Table 4 Bivariate tables of factor score by select characteristics

As described above, the bivariate analysis demonstrated several significant relationships between participant characteristics related to social status and marginalization and our factor variables measuring the three dimensions of respectful care. Table 5 provides the results from our multivariate regression analysis. Coefficients reported in this linear regression represent the squared difference in the mean score of each of the factor variables for that subgroup compared to the reference category. For example, an individual who is AI/AN is predicted to have an adjusted mean score for respectful and autonomous care in the identity domain of \(\sqrt{3.732}\) less than individuals who are not AI/AN. However, since these scores do not have tangible units of measure, we present interpretations of the coefficients here based on directionality and qualitative magnitude. Coefficients that are not statistically significant should be interpreted as having no association and are not presented in this narrative.

Table 5 OLS regression of factor score on demographic characteristics

Across the trust domain, participants reported experiencing lower levels of respectful maternity care if they or their child’s other parent was justice-involved and if they reported having one or more social risk factors (such as having experienced housing or food insecurity in the last year). Notably, the experience of receiving respectful maternity care related to participant identity was the most dramatically impacted. In the multivariate model, individuals identifying as AI/AN, those with a household income lower than $75,000 (approximating Montana’s 2022 median household income), and those with one or more disabilities reported that they were less likely to experience identity-related respectful maternal healthcare.


As respectful maternity care gains momentum as a core strategy for improving maternal health, more must be done to understand respectful care in practice and advance quality improvement initiatives aimed at respectful patient-provider interactions. Our study results point toward several aspects of identity associated with lower levels of respectful care, including patient characteristics related to social status and marginalization. These findings align with recent studies implementing the MORi and MADM scale in the United States and internationally. Several studies found lower levels of respect among women with social risk factors [8, 46, 47]. Almanza et al. also observed lower levels of respect among racial/ethnic minorities [26]. Our study supports the extensive body of literature demonstrating that people with marginalized identities experience significant differences in the quality of care. While we focused on patient-provider interactions, we must position our results within the broader health system to understand the impact of hierarchical structures on interpersonal dynamics.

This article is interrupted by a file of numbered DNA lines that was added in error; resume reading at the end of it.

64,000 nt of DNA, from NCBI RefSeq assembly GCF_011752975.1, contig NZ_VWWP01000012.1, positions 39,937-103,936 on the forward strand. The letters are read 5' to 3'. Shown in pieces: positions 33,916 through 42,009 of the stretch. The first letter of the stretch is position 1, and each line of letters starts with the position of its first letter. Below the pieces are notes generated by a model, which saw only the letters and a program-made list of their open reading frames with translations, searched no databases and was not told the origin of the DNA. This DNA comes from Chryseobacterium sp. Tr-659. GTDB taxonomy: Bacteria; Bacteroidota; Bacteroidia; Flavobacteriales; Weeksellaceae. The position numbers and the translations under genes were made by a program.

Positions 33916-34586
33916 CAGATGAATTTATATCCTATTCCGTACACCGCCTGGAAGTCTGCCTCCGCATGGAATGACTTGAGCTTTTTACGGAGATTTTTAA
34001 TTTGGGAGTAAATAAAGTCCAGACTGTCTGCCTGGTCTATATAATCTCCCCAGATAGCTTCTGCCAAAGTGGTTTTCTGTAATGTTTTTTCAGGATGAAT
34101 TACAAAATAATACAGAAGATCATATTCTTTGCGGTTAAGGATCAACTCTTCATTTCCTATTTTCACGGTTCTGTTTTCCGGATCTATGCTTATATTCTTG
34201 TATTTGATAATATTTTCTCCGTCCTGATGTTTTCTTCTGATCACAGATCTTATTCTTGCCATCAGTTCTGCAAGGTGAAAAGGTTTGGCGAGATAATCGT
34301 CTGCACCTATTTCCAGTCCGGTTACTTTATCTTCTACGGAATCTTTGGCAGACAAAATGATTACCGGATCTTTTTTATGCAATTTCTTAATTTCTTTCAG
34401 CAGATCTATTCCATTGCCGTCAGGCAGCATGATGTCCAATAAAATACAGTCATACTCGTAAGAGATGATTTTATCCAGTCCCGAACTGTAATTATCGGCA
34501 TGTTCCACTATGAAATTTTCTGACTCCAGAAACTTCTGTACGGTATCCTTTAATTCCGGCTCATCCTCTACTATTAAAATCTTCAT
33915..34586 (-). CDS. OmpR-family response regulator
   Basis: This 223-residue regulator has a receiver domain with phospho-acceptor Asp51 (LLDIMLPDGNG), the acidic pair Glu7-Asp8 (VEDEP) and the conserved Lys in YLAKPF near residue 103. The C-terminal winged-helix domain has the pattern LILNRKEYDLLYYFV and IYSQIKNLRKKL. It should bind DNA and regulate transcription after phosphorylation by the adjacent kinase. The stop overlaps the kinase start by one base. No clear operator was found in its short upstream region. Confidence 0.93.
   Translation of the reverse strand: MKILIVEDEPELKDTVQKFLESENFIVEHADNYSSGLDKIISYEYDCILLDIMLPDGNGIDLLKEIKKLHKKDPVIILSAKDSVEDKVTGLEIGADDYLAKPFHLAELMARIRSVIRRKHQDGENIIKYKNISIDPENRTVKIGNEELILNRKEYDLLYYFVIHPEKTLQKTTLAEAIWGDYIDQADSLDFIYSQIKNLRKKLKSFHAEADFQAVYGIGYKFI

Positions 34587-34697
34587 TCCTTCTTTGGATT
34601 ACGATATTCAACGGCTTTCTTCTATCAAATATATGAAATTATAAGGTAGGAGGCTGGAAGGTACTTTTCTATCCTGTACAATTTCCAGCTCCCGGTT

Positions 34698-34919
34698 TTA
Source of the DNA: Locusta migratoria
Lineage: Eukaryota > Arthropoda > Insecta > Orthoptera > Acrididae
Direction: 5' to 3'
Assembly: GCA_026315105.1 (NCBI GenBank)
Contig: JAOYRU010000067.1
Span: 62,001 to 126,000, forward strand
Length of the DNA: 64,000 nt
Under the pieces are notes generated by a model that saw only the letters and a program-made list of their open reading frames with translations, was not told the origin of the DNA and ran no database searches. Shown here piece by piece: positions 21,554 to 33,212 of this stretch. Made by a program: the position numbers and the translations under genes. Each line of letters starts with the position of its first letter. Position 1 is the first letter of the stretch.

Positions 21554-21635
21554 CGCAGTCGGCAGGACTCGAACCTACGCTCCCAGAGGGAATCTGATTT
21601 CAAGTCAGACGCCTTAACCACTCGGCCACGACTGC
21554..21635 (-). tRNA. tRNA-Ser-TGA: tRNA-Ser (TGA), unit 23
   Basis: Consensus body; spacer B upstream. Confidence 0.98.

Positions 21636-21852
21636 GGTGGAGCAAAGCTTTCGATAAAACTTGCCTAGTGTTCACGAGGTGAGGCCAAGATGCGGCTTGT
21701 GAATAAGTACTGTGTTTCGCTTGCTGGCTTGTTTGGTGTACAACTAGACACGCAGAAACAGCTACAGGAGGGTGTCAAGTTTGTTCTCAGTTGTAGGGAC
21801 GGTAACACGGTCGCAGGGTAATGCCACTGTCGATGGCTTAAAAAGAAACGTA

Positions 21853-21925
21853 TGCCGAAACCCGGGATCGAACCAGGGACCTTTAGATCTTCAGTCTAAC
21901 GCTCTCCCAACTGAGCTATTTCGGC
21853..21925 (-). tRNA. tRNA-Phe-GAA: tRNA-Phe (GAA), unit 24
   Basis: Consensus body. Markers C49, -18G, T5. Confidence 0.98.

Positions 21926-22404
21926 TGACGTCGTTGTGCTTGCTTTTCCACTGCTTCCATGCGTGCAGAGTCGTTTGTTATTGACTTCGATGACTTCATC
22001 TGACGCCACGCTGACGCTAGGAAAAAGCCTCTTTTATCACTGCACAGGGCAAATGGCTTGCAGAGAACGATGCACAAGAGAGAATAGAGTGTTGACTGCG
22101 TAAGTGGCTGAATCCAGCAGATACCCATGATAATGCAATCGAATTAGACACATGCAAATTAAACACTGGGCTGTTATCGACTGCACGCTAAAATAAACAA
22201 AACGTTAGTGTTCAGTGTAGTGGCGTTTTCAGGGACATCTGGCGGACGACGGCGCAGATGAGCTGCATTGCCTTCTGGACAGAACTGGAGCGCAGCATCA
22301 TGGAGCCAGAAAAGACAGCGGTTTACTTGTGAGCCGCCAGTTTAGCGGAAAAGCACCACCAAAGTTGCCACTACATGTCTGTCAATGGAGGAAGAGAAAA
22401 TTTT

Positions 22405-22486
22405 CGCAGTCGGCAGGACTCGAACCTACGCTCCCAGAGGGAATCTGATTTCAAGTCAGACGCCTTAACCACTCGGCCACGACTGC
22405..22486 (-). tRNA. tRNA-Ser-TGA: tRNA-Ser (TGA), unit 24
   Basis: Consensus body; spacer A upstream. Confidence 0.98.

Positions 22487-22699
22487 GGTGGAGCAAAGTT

The Socio-ecological model provides a helpful framework for understanding the complex interplay of individual and environmental factors that shape health outcomes at the levels of intrapersonal factors, interpersonal processes, institutional factors, community factors, and public policy [48]. While much attention has centered on policy efforts to address inequitable economic and social conditions, they must be coupled with institutional/organizational initiatives and interpersonal processes to improve the delivery of quality care, particularly for marginalized groups [49]. The multidimensional experience of respectful care highlights the inherent relational nature of respectful maternity care, shaped by ongoing interactions between the patient and provider. Respectful maternity care hinges on providers awareness of these dynamics and ability to prioritize patient identities and preferences over personal beliefs and health system constraints [50].

This study contributes a nuanced measure of respectful maternity care through the use of exploratory factor analysis. By reducing the 21-items from the MADM and MORi scales into three composite factor variables, researchers and clinicians have a multidimensional view of the lived experience of respectful maternity care, particularly within the sociodemographic and historical context of the American healthcare system. Bioethicists have long understood that the pillars of bioethics—justice, beneficence, nonmaleficence, and informed consent—must be protected as a cohesive unit, rather than four disconnected parts, to safeguard patients and research participants. Likewise, patients who report experiences of disrespectful care may feel that they have been mistreated in myriad ways; they may not feel that they can trust their provider, that their provider is giving them the information they need to make an autonomous and free choice in their care, or that they are being treated poorly due to their identity. This study enriches and contributes much-needed specificity to respectful care guidelines; providers seeking to improve the care they are offering to their patients should employ relational strategies that (1) build trust with their patients; (2) communicate for understanding; (3) promote patient engagement in healthcare decision-making; and (4) ensure the cultural safety and inclusivity of their practice and healthcare setting.